To drive customer engagement, a product or feature must both provide value and be easy to use. We covered demand testing in our post: “How to Validate Demand with a Prototype.” This post is about Usability testing.
While observing testing, we have noticed two common mistakes that we want to share in the interest of learning.
Common Usability Testing Mistakes:
Below are two different test structures with the same goal. Try to determine the two differences before I tell you.
The two key differences:
Did you guess the key 2 differences between the tests?
Read below to check…
Difference 1: Phrasing of the “task”
The first big difference between the two tests is how the task is phrased. It’s a subtle difference, but the impact is significant.
- In Test 1, the task phrasing is very prescriptive. We even use the exact names that are in the product.
- In Test 2, the task phrasing is use case driven, ie “Share your thoughts on a project.”
Why is this important?
The reason the phrasing of a task is important is because new users come to your product to solve a problem that they have. The solution that you provide and how you label the path to that solution is what you are testing with a Usability test. However, if during your test, you “lead the witness” by being overly prescriptive with your task, the results will be tainted. Test 1’s task phrasing basically tells the user where to click. Thus, it would be unclear if a person is able to complete the task because the UX is intuitive, or because they just looked for buttons with the label “notepad” and “add note” since we used those words.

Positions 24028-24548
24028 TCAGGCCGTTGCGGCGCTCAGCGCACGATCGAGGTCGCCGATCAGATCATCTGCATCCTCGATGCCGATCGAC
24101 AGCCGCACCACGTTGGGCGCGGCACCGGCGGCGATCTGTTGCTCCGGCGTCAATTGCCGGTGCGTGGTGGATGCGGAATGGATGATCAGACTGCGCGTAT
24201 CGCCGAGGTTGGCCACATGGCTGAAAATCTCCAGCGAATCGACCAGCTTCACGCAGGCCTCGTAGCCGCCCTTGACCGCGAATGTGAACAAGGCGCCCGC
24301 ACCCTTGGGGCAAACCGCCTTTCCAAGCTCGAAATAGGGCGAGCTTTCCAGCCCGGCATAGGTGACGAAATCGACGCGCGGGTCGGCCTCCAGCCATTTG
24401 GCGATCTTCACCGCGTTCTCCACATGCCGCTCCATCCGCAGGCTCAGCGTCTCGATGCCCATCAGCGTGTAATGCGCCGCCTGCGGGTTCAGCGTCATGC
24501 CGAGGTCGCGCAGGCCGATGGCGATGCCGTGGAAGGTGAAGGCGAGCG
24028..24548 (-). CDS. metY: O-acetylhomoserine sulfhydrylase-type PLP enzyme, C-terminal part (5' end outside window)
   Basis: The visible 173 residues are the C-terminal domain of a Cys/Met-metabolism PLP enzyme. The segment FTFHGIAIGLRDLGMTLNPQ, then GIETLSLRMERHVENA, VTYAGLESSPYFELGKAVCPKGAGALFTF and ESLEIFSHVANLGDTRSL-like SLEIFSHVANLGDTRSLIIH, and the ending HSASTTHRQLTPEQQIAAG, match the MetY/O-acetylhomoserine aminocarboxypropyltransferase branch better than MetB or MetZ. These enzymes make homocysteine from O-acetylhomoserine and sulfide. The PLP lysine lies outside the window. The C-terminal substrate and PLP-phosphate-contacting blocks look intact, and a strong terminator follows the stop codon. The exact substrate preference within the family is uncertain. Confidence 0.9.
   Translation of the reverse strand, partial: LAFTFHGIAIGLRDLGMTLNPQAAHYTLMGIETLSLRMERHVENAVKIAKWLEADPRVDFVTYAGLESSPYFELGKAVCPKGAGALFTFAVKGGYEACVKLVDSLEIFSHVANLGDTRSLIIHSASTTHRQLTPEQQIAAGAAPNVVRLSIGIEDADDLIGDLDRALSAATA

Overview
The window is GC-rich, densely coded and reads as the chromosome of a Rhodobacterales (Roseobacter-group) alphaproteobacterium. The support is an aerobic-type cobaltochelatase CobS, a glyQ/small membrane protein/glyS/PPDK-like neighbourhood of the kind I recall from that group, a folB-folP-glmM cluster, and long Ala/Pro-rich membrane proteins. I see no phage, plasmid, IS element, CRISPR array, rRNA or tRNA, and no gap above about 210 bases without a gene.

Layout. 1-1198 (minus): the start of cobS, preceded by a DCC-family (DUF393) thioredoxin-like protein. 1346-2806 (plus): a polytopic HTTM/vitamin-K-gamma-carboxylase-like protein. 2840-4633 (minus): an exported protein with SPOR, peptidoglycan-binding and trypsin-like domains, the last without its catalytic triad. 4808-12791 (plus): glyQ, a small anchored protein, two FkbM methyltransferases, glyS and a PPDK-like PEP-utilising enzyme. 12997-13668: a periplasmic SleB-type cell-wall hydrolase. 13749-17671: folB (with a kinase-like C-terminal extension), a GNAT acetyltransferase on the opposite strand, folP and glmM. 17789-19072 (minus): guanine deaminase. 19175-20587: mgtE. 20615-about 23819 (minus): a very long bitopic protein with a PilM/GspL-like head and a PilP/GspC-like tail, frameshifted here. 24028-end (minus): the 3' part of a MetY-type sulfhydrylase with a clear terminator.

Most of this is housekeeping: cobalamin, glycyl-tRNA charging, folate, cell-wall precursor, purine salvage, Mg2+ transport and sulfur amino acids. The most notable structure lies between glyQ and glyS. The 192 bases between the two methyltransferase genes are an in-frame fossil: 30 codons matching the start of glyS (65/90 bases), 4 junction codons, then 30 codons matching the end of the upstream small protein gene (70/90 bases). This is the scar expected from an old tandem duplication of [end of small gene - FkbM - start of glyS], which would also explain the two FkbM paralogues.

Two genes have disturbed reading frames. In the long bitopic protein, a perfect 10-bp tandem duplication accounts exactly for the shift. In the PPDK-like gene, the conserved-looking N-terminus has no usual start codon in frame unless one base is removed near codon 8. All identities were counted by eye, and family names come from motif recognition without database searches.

On the contrary, the task in Test 2 is phrased how a user would normally think..ie. a problem to be solved. In this case, the problem to be solved is “adding my thoughts on a project.” Therefore, successful navigation of the flow and completion of the task by a test respondent can give us confidence that the feature UX is intuitive.
Conclusion: Task phrasing for a usability test should be use case driven. Avoid being overly prescriptive when you phrase a task, or you will “lead the witness.” Tweet this
Difference 2: The entry page
In our fictional app, the “add note” feature is on the “notepad” page. But since most of our users in our app spend time in the “current project”, we really need to test whether navigating from the “current project” page to the “notepad” page to add notes is intuitive to our customers.
This is especially important because the user task is to “share your thoughts on a project” as we noted above. By starting on the main page, we can test if the user intuitively thinks to navigate to the “notepad” when she wants to complete the use case of “sharing thoughts.”
If the entry point of a usability test starts the user on the page with the activity (as we did in Test 1), then you are not testing the user’s ability to navigate to the feature properly. You are simply testing if a user can do an activity on that specific page.
Conclusion: A good usability test not only measures the ability of a user to complete a task, but also tests a user’s ability to complete common navigation flows to that task. Tweet this
Here is how I would structure a usability test on this feature:
- Who: Since this is a new feature within an established product, I would test on actual customers.
- How many: 5 customers per start page (see below)
- When: At the prototype phase
- Where: I would do this remotely to see if my customers can naturally do this before I took the step to schedule an in-person usability test.
- Test intro: “We are planning to add a feature to the ToDo app to let you to share your thoughts on a project. Here is a prototype of that feature. Please use this prototype to share your thoughts on this project with your teammates.”
- Test start page: I would run a usability test that started from the Current Projects page, the Archived projects page and the Timeline page as those are the three core navigation flows that my customers will have. I would NOT run a test starting on the Notepad page.